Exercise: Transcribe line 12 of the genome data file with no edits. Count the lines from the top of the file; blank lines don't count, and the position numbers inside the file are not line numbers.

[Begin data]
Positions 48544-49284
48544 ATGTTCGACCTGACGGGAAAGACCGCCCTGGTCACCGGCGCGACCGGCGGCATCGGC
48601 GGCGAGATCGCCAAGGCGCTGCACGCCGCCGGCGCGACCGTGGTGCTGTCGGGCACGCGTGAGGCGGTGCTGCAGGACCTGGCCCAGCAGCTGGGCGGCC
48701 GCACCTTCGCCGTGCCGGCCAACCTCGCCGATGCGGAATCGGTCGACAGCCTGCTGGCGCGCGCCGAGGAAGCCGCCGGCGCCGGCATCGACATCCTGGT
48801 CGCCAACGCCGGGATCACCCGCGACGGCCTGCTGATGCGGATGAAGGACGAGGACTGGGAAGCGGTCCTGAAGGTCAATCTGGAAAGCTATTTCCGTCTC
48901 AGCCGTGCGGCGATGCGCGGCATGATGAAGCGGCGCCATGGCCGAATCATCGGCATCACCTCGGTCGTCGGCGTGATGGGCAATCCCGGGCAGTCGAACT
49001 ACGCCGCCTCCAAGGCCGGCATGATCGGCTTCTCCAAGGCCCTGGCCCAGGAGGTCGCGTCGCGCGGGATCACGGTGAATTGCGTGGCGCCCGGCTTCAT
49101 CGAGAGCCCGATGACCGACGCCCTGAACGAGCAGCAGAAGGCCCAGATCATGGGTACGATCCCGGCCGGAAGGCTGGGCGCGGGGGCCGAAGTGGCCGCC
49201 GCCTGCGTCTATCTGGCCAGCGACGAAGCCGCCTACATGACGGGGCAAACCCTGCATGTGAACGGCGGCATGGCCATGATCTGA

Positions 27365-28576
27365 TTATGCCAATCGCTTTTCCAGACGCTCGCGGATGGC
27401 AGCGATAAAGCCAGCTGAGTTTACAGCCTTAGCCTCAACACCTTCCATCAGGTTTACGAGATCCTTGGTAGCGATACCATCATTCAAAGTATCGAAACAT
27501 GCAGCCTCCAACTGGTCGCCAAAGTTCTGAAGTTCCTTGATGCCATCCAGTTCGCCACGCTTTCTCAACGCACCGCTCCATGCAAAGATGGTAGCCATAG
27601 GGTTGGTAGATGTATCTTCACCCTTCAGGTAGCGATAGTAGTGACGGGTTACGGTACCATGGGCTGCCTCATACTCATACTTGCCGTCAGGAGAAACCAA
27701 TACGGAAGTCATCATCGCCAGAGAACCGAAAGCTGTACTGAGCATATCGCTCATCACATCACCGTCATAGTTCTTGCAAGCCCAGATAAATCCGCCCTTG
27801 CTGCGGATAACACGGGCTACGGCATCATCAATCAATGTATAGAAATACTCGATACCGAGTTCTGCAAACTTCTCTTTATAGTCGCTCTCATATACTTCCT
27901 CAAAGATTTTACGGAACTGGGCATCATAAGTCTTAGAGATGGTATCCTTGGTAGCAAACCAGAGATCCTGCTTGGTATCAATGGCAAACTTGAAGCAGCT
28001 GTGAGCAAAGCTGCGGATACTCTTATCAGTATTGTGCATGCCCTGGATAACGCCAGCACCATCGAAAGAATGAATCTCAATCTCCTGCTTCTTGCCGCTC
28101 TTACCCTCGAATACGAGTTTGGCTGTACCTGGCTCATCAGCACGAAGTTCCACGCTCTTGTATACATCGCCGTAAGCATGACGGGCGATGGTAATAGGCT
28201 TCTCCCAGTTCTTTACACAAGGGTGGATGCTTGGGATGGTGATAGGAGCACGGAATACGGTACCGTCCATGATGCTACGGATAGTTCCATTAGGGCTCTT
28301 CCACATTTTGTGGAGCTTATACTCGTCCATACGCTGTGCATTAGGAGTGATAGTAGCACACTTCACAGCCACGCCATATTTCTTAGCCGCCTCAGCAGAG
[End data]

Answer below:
27401 AGCGATAAAGCCAGCTGAGTTTACAGCCTTAGCCTCAACACCTTCCATCAGGTTTACGAGATCCTTGGTAGCGATACCATCATTCAAAGTATCGAAACAT